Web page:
Jackie got a coupon for a free entree from @Houlihans for her birthday. We’re both drinking the @BlindPigBrewing UofIPA. @jackieLbrewer
Jackie and I went to the University of Illinois Meat Sales Room, aka the Meat Lab, to buy eggs. On the way in, I noticed a sign on the window saying that they had fresh chickens available for $1.75/lb.
I had just been saying on twitter that, with USDA changing the rules to allow chicken to be shipped to China to be cut up into pieces and then shipped back to the U.S. and sold as “Product of USA” with no further inspection, it was perhaps time to just switch to only eating local chickens. These chickens, produced by the university’s agriculture department as part of their educational mission, certainly qualify—the Poultry Research Farm is only about 2 miles away from our house.
So, once we got in line with our eggs, I told the woman at the fresh case that I wanted one chicken. And I got one.
It weighs 8.26 lbs.
Basically, it’s the size of a small turkey.
I have never seen a chicken this size. It outweighs the next biggest chicken I’ve ever bought by a solid 50%.
Jackie has undertaken to cook this enormous chicken, which will no doubt provide leftovers for days.
Just spent a very pleasant 20 minutes tasting fancy olive oils at Grove Stone. Bought two: A small bottle of Koroneiki and a larger bottle of a blend of that and Manaki. https://grovestone.com/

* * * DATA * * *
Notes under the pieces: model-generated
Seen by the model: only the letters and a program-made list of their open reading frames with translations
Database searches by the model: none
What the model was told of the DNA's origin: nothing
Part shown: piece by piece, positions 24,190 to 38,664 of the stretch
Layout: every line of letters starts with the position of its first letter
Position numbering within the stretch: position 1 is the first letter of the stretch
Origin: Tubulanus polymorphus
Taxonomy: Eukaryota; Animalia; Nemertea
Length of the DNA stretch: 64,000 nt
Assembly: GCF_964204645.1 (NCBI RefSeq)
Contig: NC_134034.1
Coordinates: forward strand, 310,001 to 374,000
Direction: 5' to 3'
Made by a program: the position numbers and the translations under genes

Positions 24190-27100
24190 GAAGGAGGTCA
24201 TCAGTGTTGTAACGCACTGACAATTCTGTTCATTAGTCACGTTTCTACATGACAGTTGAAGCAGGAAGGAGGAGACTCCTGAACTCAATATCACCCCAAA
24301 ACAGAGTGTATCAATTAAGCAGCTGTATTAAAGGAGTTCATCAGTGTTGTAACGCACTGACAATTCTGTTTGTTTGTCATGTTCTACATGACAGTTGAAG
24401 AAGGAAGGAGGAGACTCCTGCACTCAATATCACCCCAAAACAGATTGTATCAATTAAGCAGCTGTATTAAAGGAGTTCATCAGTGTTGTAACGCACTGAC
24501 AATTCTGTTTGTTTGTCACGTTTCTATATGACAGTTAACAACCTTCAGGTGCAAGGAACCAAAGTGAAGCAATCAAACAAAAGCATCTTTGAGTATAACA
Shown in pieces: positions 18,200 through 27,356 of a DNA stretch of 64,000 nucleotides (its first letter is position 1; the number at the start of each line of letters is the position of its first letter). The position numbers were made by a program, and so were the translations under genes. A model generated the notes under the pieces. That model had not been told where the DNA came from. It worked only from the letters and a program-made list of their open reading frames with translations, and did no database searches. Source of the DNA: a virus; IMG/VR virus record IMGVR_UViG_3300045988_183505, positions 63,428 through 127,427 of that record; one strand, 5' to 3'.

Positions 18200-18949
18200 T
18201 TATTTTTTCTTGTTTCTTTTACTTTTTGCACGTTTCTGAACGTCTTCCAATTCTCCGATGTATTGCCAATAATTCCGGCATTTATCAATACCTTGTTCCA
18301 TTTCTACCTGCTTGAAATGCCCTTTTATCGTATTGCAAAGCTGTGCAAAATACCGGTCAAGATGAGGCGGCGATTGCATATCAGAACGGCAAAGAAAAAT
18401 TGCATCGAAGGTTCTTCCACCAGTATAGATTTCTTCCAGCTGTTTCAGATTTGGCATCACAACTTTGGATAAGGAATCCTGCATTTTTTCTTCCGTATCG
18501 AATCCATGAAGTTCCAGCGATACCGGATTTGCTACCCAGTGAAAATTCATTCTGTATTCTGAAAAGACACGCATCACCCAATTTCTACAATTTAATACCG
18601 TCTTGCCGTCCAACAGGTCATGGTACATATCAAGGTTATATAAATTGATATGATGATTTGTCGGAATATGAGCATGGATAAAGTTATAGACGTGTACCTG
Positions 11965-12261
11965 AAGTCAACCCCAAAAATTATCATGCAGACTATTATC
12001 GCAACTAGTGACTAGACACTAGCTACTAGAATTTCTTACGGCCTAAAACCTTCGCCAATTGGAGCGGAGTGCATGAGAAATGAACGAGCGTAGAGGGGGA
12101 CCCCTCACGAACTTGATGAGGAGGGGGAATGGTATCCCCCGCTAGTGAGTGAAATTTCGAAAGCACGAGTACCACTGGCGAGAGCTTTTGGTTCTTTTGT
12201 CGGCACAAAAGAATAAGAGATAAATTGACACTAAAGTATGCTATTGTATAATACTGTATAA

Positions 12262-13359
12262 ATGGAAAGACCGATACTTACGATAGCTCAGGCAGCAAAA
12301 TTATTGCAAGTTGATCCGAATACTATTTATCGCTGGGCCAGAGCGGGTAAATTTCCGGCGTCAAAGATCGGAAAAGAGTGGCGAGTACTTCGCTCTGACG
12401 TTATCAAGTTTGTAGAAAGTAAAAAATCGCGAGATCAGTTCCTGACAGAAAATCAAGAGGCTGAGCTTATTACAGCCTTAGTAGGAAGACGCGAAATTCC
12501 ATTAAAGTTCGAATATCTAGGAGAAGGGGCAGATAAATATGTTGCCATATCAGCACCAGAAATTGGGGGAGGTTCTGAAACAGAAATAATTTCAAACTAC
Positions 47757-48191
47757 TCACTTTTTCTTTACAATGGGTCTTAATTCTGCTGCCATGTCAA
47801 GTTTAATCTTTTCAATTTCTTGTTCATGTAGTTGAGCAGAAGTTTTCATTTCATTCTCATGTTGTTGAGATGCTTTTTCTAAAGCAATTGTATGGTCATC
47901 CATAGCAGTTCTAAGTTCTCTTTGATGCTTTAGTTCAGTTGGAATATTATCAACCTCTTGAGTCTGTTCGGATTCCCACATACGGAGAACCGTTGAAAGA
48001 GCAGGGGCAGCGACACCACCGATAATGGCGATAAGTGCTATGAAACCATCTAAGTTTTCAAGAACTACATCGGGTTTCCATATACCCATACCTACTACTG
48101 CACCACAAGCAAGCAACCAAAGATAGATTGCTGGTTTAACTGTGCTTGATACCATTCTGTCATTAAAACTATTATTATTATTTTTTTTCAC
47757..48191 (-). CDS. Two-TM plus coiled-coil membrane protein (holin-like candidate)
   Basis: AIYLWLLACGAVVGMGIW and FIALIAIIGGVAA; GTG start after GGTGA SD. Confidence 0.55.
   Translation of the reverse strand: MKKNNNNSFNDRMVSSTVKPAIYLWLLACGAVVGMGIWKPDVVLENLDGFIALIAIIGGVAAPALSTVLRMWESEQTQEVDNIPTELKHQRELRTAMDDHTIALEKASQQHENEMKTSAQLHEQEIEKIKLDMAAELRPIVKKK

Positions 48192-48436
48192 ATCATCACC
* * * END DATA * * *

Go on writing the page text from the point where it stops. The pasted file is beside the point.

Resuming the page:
We were downtown for drinks and dinner at Seven Saints with Barbara and Rosie, and I noticed a rather spectacular sunset (click for larger, more spectacular version).
A merely fair picture of it—it was more spectacular in person—but good enough, I thought, to share.
And, in relation to my recent post on pelvises, among the Halloween decorations inside Seven Saints, I happened to notice another depiction of a skeleton with iliac crests dramatically smaller than an actual skeleton’s. Look at that! Surely no one could expect a lifetime exposure to such misleading representations to do anything other than produce a whole range of body dysmorphic issues.
I first encountered Andrew Leonard when Steve pointed me to the column “How the World Works” at Salon.com. Filled with keen observations about globalization, right at the moment when globalization was changing everything, Steve spotted it as being just the sort of thing I was interested in at the time.
The column wrapped up a while ago—globalization is just how things are now—but I’ve kept up with Leonard’s writing, so today I spotted his latest essay, The astonishing power of Richard Powers.
I’ve been aware of Power’s novels for a long time, because he was a local sf writer, sort of, on the faculty at the University of Illinois. (I gather he just last year took a position at Stanford.)
His work is only sort of sf; it’s more literary than genre. It’s very well-regarded, but my few attempts to read it were unsuccessful: it seemed deliberately opaque. I grasped that the stylistic choices were intended to make the book’s form echo the book’s intent, but in my couple of experiments, they didn’t work for me.
This essay, though, almost convinces me to give more of his books a try. Certainly I’ll take a look at his latest, Orfeo.
But the essay is interesting beyond that. Despite having followed Leonard’s work at Salon for years, I was completely unaware that his father was “the youngest editor in chief in the history of the New York Times Book Review.”
I found in the younger Leonard’s experiences an echo of my own—choosing to be a writer when my father is one of the best writers I know.
A great essay. Long, but well worth reading.